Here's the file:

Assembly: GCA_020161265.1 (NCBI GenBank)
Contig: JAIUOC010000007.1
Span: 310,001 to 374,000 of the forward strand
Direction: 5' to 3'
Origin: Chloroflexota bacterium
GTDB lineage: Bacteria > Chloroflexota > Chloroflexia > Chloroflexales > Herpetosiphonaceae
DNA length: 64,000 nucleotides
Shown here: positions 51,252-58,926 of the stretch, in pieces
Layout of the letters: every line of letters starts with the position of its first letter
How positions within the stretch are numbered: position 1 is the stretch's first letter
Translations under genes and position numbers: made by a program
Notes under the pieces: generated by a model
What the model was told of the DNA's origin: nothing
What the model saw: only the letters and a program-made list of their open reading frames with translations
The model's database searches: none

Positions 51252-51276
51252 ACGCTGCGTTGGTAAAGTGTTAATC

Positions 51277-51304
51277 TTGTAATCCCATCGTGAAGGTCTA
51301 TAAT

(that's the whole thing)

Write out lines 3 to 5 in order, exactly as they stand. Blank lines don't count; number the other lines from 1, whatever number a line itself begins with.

Span: 310,001 to 374,000 of the forward strand
Direction: 5' to 3'
Origin: Chloroflexota bacterium